If you want more small businesses, make it easier to be an entrepreneur. It sounds obvious, but you’d be shocked at how difficult it is to start a business throughout the country.
The Institute for Justice recently published a report on “Barriers to Business.” It details the many obstacles would-be business owners face. The IJ analysis examined the intricacies of starting different types of enterprises, including restaurants, bookstores, food trucks, barbershops and a home-based tutoring company. It studied rules and regulations at the local level in 20 cities across the country.
The most obvious hurdle is cost. The average cost in licenses, permits and fees to start a restaurant was more than $5,300. San Francisco topped the list at $22,000.
It would be bad enough if that was one big bill, but it’s not. Would-be restaurant owners have to pay more than a dozen fees on average in the studied cities. Phoenix had 11 different fees. San Francisco had 17.
That gets to another problem — red tape. An entrepreneur has only so much time. Yet navigating the bureaucracy can be a full-time job on its own and represents a deterrent to many potential job creators.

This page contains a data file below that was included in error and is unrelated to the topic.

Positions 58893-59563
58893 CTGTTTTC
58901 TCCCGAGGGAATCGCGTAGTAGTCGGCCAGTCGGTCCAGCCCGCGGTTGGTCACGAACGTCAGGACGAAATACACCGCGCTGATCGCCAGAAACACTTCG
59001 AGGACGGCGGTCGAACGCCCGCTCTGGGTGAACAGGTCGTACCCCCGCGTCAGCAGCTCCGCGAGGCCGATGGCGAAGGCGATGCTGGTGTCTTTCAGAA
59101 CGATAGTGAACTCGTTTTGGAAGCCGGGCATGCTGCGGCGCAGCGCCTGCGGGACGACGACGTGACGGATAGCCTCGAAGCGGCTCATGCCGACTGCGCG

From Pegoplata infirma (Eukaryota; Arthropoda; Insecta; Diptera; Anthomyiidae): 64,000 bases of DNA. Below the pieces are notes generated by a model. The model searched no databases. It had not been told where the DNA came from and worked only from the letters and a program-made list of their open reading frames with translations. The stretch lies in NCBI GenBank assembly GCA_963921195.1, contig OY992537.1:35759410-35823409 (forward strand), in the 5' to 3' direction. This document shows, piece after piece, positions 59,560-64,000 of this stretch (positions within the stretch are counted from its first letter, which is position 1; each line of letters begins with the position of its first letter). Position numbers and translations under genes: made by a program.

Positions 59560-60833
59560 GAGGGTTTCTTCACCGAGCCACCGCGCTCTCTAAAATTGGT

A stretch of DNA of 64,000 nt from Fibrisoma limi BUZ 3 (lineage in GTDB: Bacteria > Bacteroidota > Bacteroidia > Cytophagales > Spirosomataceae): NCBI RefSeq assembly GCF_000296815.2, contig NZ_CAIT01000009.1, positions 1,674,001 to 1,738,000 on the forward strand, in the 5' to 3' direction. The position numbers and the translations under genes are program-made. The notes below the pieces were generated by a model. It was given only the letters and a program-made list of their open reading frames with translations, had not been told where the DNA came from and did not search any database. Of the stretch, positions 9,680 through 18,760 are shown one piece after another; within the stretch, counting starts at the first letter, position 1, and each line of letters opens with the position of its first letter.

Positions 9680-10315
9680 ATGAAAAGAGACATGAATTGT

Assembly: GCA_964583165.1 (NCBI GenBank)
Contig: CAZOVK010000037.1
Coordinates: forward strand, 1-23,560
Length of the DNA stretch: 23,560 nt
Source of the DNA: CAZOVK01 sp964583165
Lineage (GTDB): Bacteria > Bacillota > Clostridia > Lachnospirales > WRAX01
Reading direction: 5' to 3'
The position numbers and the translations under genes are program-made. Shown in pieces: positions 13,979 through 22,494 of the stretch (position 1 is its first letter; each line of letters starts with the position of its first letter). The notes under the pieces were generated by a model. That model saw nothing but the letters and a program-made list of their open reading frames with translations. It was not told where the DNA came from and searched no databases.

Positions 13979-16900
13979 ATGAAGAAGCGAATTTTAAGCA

For instance, opening a bookstore seems straightforward. Rent some retail space. Build the necessary inventory. Perhaps do some advertising, and then start selling. There’s no risk of food poisoning. No liquor licenses to acquire. One would think the regulatory process would be comparably simple.
Nope. The average number of regulatory steps necessary to open a bookstore, according to the IJ investigation, was almost three dozen. That includes fees, agencies, in-person activities and forms. Of the cities studied, Newark, N.J., had erected the most roadblocks for bookstore owners, requiring a whopping 74 steps. All of these mandates, especially zoning, can take months or even years to complete.
It’s a testimony to the American can-do spirit that anyone ever opens a business.
These hyper-regulatory requirements are counterproductive for potential business owners, customers and overall prosperity. Local policymakers should be proactive in making it as easy as possible to open a business. That includes streamlining processes, making information accessible online and getting rid of as much red tape as possible.
There have been some steps forward. Government Technology reported this year that the city of Las Vegas expanded the number of services it offers online. That includes allowing businesses and developers to digitally file documents. Good.
Small-business owners are the lifeblood of a healthy market economy. As a recession looms, it’s even more important that local governments do everything they can to make life easy for would-be entrepreneurs.